You are here
Asia: Shares, US stock futures, US dollar slip on rising Korean tensions
[TOKYO] Asian shares and US stock futures slipped while US Treasuries, gold and the safe-haven yen rose in early Asian trading on Wednesday after tensions on the Korean peninsula escalated with Pyongyang's warning that it is "carefully examining" plans for a missile strike on the US Pacific territory of Guam.
Just hours after US President Donald Trump told North Korea that any threat to the United States would be met with "fire and fury," a spokesman for the Korean People's Army said in a statement carried by the North's state-run KCNA news agency that it was considering a strike aimed at US military bases on Guam.
MSCI's broadest index of Asia-Pacific shares outside Japan was down 0.2 per cent in early trading, while Japan's Nikkei was 1.2 per cent lower as the stronger yen sapped investors' appetite.
South Korean shares were down 0.9 per cent and the won was 0.6 per cent lower at 1,134.10 at 0048 gmt.
S&P 500 e-mini futures were down 0.2 per cent, while the dollar dipped 0.2 per cent against its perceived safe-haven Japanese counterpart to 110.12 yen.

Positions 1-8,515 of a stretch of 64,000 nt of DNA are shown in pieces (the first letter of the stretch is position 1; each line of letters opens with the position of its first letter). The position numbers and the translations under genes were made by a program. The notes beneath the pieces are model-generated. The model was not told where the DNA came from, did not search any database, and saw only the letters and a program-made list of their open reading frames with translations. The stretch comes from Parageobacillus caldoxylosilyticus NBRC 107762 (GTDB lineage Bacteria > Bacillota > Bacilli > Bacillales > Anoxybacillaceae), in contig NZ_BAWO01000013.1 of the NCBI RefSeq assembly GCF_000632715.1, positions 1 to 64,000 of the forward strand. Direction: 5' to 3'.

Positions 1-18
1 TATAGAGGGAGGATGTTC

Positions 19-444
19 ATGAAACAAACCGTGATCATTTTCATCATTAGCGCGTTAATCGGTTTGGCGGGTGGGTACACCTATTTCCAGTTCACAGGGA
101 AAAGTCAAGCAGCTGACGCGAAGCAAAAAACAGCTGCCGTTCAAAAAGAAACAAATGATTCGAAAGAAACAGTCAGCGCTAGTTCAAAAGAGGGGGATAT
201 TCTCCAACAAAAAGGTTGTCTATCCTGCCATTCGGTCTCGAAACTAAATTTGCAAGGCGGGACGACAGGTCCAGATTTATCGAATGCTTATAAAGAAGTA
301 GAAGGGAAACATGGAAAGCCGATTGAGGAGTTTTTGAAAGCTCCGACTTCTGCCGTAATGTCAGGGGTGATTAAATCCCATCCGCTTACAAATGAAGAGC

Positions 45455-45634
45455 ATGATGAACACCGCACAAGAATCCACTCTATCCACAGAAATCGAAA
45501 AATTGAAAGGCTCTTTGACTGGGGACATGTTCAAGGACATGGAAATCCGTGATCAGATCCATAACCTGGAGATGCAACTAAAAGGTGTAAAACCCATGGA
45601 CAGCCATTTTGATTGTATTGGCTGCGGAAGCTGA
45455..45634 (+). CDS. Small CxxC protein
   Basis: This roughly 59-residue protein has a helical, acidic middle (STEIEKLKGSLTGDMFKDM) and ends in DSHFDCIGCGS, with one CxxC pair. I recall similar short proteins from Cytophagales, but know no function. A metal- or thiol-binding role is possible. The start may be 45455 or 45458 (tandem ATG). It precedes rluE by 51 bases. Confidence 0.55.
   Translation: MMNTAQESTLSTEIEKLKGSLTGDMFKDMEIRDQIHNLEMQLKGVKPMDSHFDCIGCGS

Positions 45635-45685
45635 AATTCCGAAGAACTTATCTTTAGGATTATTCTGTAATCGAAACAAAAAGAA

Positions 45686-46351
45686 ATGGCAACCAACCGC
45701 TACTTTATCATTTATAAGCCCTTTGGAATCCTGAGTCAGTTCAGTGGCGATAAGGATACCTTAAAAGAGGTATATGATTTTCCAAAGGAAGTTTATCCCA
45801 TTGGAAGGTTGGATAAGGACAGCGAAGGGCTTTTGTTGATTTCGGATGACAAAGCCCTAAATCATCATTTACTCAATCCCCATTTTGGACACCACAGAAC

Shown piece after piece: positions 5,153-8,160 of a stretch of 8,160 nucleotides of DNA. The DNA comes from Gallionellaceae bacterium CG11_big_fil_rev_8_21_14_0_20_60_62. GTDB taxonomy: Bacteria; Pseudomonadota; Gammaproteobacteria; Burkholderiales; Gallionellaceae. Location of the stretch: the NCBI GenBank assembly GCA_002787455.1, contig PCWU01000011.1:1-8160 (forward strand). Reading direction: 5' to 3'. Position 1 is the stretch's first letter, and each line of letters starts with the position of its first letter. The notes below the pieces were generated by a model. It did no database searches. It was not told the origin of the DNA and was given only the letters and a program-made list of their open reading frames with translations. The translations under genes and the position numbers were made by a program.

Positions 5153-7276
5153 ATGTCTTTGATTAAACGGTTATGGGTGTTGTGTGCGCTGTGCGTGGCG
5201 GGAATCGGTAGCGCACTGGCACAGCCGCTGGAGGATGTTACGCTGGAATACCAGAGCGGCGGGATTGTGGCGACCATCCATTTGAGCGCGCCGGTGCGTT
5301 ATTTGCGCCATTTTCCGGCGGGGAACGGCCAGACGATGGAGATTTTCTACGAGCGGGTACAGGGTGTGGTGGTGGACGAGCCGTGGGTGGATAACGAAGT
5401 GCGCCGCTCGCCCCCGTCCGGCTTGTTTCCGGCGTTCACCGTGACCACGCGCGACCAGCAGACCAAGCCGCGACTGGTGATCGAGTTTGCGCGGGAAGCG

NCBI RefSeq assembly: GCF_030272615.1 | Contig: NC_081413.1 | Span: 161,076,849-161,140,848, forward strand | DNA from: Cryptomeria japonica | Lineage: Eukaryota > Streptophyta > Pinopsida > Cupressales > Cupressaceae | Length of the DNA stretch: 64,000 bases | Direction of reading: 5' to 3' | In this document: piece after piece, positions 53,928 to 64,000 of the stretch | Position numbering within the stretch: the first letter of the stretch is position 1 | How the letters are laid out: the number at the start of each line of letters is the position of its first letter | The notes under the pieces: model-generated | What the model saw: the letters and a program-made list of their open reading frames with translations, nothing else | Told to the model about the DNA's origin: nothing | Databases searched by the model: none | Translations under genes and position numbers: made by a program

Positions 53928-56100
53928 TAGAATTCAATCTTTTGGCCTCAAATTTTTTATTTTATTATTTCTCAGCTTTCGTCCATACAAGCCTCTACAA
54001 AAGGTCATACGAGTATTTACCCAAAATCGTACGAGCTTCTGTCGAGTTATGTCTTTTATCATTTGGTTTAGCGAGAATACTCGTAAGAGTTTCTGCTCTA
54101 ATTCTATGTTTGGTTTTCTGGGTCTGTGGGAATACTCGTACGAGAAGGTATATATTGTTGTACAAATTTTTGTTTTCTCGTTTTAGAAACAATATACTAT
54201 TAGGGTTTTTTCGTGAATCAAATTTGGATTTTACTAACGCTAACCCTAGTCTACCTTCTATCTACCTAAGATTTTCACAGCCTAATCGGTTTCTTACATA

The euro slid 0.3 per cent to 129.34 yen, and fell 0.1 per cent against the dollar to US$1.1743.
"It's a clear case of 'risk-off' sentiment lifting the yen, as investors focus on the latest developments with North Korea," said Kumiko Ishikawa, FX market analyst at Sony Financial Holdings in Tokyo.
Thin liquidity could also amplify market moves, she added, with markets in Singapore closed for the National Day public holiday, and many market participants in Japan taking time off this week ahead of a public holiday on Friday.
The dollar index, which tracks the greenback against a basket of six major rivals, was nearly flat on the day at 93.657, remaining above last week's 15-month low of 92.548.
The yield on the benchmark 10-year US Treasury note fell to 2.254 per cent from its US close of 2.282 per cent on Tuesday.
Spot gold added 0.2 per cent to US$1,262.35 an ounce, pulling away from the previous session's two-week lows.
US stocks closed lower on Tuesday after a late afternoon selling spree as investors fled for safety after Mr Trump's vow to respond aggressively to any North Korean threats.
Japan said on Tuesday it was possible that North Korea had already developed nuclear warheads and warned of an acute threat posed by its weapons programmes as Pyongyang's continues missile and nuclear tests in defiance of UN sanctions.
Crude oil prices extended their slide from Tuesday as exports from key Opec producers rose and despite news of lower crude shipments from Saudi Arabia.
US crude shed 12 US cents to US$49.05 a barrel, while Brent crude fell 18 US cents a barrel at US$51.96 a barrel.